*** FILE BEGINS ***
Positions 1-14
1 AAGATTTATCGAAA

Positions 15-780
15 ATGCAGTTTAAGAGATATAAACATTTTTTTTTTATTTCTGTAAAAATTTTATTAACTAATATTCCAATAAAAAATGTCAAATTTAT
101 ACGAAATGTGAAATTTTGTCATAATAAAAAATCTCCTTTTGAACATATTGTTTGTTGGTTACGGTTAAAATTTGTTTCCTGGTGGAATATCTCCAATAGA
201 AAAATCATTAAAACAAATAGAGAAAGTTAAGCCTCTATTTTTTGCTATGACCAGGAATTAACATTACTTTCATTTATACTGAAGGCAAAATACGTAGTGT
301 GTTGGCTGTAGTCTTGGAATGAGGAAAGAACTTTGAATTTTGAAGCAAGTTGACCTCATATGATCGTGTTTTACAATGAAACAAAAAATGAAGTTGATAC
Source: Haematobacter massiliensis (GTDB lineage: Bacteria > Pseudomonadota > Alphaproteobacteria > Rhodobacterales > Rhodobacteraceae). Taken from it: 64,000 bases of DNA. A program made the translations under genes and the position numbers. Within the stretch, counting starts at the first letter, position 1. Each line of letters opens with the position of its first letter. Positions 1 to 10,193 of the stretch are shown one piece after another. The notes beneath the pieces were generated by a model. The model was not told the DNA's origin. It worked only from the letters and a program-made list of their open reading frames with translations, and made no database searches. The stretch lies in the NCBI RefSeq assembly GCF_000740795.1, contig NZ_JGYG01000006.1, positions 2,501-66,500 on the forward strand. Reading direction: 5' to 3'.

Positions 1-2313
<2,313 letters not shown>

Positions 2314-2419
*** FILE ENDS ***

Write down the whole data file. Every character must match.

Positions 1-14
1 AAGATTTATCGAAA

Positions 15-780
15 ATGCAGTTTAAGAGATATAAACATTTTTTTTTTATTTCTGTAAAAATTTTATTAACTAATATTCCAATAAAAAATGTCAAATTTAT
101 ACGAAATGTGAAATTTTGTCATAATAAAAAATCTCCTTTTGAACATATTGTTTGTTGGTTACGGTTAAAATTTGTTTCCTGGTGGAATATCTCCAATAGA
201 AAAATCATTAAAACAAATAGAGAAAGTTAAGCCTCTATTTTTTGCTATGACCAGGAATTAACATTACTTTCATTTATACTGAAGGCAAAATACGTAGTGT
301 GTTGGCTGTAGTCTTGGAATGAGGAAAGAACTTTGAATTTTGAAGCAAGTTGACCTCATATGATCGTGTTTTACAATGAAACAAAAAATGAAGTTGATAC
Source: Haematobacter massiliensis (GTDB lineage: Bacteria > Pseudomonadota > Alphaproteobacteria > Rhodobacterales > Rhodobacteraceae). Taken from it: 64,000 bases of DNA. A program made the translations under genes and the position numbers. Within the stretch, counting starts at the first letter, position 1. Each line of letters opens with the position of its first letter. Positions 1 to 10,193 of the stretch are shown one piece after another. The notes beneath the pieces were generated by a model. The model was not told the DNA's origin. It worked only from the letters and a program-made list of their open reading frames with translations, and made no database searches. The stretch lies in the NCBI RefSeq assembly GCF_000740795.1, contig NZ_JGYG01000006.1, positions 2,501-66,500 on the forward strand. Reading direction: 5' to 3'.

Positions 1-2313
<2,313 letters not shown>

Positions 2314-2419